Elk City State Park is located in Montgomery County, approximately 5 miles northwest of Independence, Kansas. The State Park was leased from the U.S. Army Corps of Engineers in 1967 and the lease area involved 1,127 acres for the period of 25 years, for Public Park and recreational purposes. The Elk City project maintains approximately 4,500 water acres at normal flood pool. The lease has since been amended and presently the lease agreement is for 857 acres.
You would never think you are in Kansas. This is a awesome trail. We started at the state park side this is the most aggressive part I would say miles 1-4 are the toughest but also very scenic. Day 1 we made it to the 12 mile marker we then back tracked a couple miles to a water source to filter some bottles. Day 2 we hiked out from the about 10 1/2 to the parking lot. We averaged about 1 1/2 to 2 miles a hour. If you are planning to filter water it is very limited from about 1 to 7 keep plenty on you and filter any time you came. It is a very cool trail but can be taxing. We saw deer, coyote, snakes pheasant many birds. I highly recommend pants not shorts.
Started at the east trailhead and hiked in about 4 miles and then back to around the 2.5 mile mark where there is a nice camping spot with a bench overlooking the lake. Camped one night and then hiked out the next morning. Great trail with very unique terrain for Kansas. Excellent trail markings. Poison ivy everywhere - would not recommend wearing shorts. Did not find any water (other than the lake) for filtering in the first 4 miles, however I had made a water drop down an access road around mile 3 - worked great, but the road was very rough (would recommend 4x4). Take bug spray! Mosquito swarms close to the lake.
Our hike got cut short due to high water on 6/6/15, however, the tall grass at the beginning of the trail had been recently cut so we had no problems with ticks (plus being prepared). Last time here in 2012 (no GPS then) the grass was tall and didn't realize the ticks until we got back to the car.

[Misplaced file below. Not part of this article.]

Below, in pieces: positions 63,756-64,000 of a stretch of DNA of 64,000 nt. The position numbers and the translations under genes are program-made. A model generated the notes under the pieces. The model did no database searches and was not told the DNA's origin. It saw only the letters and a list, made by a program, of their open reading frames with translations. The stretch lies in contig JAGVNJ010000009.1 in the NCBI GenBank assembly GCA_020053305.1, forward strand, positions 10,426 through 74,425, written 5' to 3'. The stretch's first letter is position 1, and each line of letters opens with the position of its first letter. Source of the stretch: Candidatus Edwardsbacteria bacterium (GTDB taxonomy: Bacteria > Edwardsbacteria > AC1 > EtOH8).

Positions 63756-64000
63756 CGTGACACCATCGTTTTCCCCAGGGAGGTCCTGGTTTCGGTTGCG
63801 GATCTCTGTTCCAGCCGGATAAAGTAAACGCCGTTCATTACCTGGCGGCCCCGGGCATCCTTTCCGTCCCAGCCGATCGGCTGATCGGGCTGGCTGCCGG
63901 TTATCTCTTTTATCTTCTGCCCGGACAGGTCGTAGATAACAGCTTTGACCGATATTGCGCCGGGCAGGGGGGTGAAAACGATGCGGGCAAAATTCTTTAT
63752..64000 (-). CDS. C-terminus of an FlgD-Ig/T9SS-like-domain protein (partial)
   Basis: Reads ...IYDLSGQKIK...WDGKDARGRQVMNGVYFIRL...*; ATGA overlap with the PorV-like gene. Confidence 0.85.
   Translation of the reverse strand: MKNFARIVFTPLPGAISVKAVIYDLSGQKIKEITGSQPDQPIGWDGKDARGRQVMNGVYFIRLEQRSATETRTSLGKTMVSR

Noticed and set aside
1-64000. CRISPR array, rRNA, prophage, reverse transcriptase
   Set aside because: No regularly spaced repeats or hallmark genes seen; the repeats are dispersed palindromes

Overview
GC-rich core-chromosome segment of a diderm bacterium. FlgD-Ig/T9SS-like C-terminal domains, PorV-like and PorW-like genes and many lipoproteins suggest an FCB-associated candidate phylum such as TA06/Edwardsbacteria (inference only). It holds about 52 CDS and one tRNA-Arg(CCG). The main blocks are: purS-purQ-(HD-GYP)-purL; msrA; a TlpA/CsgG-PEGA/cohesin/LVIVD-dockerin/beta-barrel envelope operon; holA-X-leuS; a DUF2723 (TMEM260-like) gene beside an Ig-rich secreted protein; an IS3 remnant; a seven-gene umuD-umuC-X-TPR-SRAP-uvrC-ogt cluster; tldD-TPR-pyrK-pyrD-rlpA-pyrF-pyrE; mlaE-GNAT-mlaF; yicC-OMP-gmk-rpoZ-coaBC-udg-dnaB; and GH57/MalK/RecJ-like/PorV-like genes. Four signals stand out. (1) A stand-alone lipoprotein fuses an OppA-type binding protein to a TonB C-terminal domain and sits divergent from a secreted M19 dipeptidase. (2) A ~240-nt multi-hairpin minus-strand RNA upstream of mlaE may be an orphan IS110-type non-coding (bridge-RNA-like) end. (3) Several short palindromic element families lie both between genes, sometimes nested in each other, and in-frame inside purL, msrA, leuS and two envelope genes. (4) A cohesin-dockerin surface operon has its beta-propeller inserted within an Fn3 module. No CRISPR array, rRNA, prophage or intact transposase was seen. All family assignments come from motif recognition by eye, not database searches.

I hiked /backpacked the whole 15 miles over labor day weekend 2016.There are several tent and hammock friendly camp sites along the way. Fresh water is only accessible at a few creek crossings..I would not suggest the lake water. The ledges and rocks are the highlight of the trail..would probably be best hiking in fall or spring...over all a good experience.
Overgrown with grass. Is not maintained. Left covered in seed ticks after having to walk through all the overgrown grass. There was also poison ivy all over the trail and right in the path you had to walk on. I will not be going back. I am miserable from all the tick bites.
So......this is a beautiful place, but be forewarned that they are not maintained trails. You must walk through very tall grass, with lots of poison ivy and other things to get into the pretty part of the trail. I would definitely come prepared with long pants and shirts, lots of bug spray, and poison ivy soap. We will be back when we are more prepared, but could t even make it in 10 minutes before we turned around. Definitely learned a lesson!!!
Just completed the full trail.
Thru hike with some incredible views for the first 4 miles. After that it is pretty heavily wooded until you reach the river, in which there isn't much to see.
I brought a water purifier and a 3l camelback. I'm glad I did because the lack of easily accessible fresh water sources was amazing. Throughout the entire 15 miles I came across 6 adequate water resupply creeks.
500ml of water every 2 miles in 100 degree heat was not enough and I was very dehydrated.
With that being said this is an excellent double digit trail that is easily marked. the 9.5 break where there is an entry point is sort of confusing. I'll be back. Next time with more water and probably in the winter!
What a great trail. We hiked the 15 miles west to east over two days. Terrain had a surprise waiting around every corner. Tons of wildlife along the way. It was May, so there were tons of wildflowers everywhere too.
Good camping spot near a water source at mile 7. If you don't want to lug water in your pack, bring a filter. There were springs all along the way. Or, leave yourself refills where the county roads intersect the trail (one spot near mile 9.5 and another around mile 3.5).
Definitely deserves its "rugged" rating, but you get a sense that whenever the trail takes yet another unexpected turn, it's because it has something cool to show you. I'll be back for sure.
Really enjoyed this rocky but scenic hike between the two trail heads on the day of the Flat Rock 101K event. We thought it would be fun to go all the way to the 15 mile endpoint to see what the runners had to endure, so we decided to cut thru on the way back via the county roads in order to get back quicker to the starting point near the dam. We essentially made it a 22 mile loop (approx 1.5 mile backtrack and then 5+ miles via the more direct county roads) - a VERY long 14 mile second day, but glad we did it that way. We camped first night around the 8 miles mark, but another good camp spot was at approx 7 mile mark. Found plenty of good stream water sources throughout, so didn't feel we needed to pack all our water in.